England consents to keep Bazball.

In an effort to tie the South African series, England promises to keep playing bazball. The team is working to rehabilitate ahead of the second Test against South Africa. Neither will the team’s offensive strategy, according to England captain Ben Stokes.

Thursday marks the commencement of the second Test between England and South Africa, and Ben Stokes, the captain, has pledged that his team will play hard while attempting to recover. The Proteas embarrassed the hosts at Lord’s last week, losing in just three days by an inning’s worth of runs. They are currently behind 1-0 in the best-of-three series. Following a string of four straight victories with an aggressive strategy known as “Bazball,” characterized by attacking batting, which saw England chase down challenging fourth innings targets against New Zealand and India over the past two months, that was England’s first defeat under the new management team of Ben Stokes and coach Brendon McCullum.

The South African pace attack led by Kagiso Rabada at Lord’s proved to be too much for England, who were ultimately dismissed for just 165 and 149 in each of their two innings. It is reasonable to assert that the absence of local red-ball cricket since the triumph over India last month was more to blame for the wicket-thumping than the “Bazball” itself.

Additionally, despite the fact that the outstanding batsman hadn’t reached fifty in more than two years, Joe Root’s extraordinary double error denied England a Test victory.

Ben Stokes, an all-rounder, took over as captain after teammate and close friend Joe Root led his squad to just one victory in 17 Test matches. Stokes was not keen to change course after just one defeat.


Former New Zealand captain McCullum said that this was preferable to playing irresponsibly. England’s lack of aggressiveness was an issue at Lord’s.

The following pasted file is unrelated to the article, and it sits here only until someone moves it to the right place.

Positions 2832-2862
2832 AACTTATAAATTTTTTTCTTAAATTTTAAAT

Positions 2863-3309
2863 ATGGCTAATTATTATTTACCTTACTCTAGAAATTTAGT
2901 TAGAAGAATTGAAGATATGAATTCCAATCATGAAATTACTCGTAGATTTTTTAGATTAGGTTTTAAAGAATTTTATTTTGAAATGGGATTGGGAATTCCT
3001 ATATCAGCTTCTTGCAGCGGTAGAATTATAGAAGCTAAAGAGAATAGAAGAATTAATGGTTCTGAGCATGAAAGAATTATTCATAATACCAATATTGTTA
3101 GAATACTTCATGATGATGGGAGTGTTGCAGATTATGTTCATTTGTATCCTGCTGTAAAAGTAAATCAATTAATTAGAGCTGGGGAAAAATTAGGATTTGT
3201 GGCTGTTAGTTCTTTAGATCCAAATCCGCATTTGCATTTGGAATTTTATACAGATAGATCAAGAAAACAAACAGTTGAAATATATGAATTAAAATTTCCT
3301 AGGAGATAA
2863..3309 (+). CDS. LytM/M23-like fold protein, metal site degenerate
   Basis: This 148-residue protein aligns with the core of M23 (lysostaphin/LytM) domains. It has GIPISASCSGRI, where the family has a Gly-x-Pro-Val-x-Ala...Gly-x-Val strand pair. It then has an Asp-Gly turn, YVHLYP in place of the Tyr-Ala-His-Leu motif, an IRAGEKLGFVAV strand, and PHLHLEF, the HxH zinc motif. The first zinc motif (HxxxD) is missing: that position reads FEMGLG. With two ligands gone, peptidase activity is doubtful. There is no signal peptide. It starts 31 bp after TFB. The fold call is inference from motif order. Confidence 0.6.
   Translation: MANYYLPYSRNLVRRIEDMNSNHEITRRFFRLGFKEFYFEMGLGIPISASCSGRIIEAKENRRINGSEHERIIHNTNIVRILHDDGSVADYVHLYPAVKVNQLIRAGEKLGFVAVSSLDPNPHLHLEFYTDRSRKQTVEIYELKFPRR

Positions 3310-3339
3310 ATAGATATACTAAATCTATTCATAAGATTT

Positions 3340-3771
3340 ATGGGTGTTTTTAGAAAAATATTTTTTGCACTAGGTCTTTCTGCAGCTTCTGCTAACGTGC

He thought perhaps they had been a touch hesitant. We have a distinct concept about how we want to play the game as we approach it.

It won’t always work out. You need to secure your seatbelt for the trip, as we advised at the time. Even while it can be uncomfortable at times, we’ll bounce back swiftly.

However, there are good grounds to be concerned about Zak Crawley’s performance as the opening batsman. who has put in two more below-par performances at Lord’s and is currently only averaging 16.4 over 10 Test innings this year.

However, England was adamant on keeping hold of the 24-year-old right-hander from Kent. By remarking, “I look at a player like Zak and his skill-set is not to be a consistent cricketer,” coach McCullum weirdly agreed with the selection.

At Lord’s, where South Africa solidified their lead in the World Test Championship standings, England’s seam attack lacked penetration and precision. As a result, England may think about bringing back Ollie Robinson in lieu of Matthew Potts.

Despite the fact that no Proteas batter managed a century during the match, the team effort headed by opener Sarel Erwee helped the Proteas post a respectable total of 326.

Aiden Markram is a clearly talented batsman. From his previous 10 Test innings, his final game average was under 10.

If Markram is benched, uncapped Ryan Rickelton will take his place. who is succeeding for the Northamptonshire English county team might get his Test debut.

when questioned on Tuesday about whether England’s performance in the first Test against the Proteas had psychological repercussions. South African Keshav Maharaj responded, “I’d like to think so.”

Maharaj remarked, “I think we know what to do and go about our job a lot better. The team’s communication and role definitions are also more clearly defined.

According to a friend, Dean has had that approach ever since he took over as Test captain.

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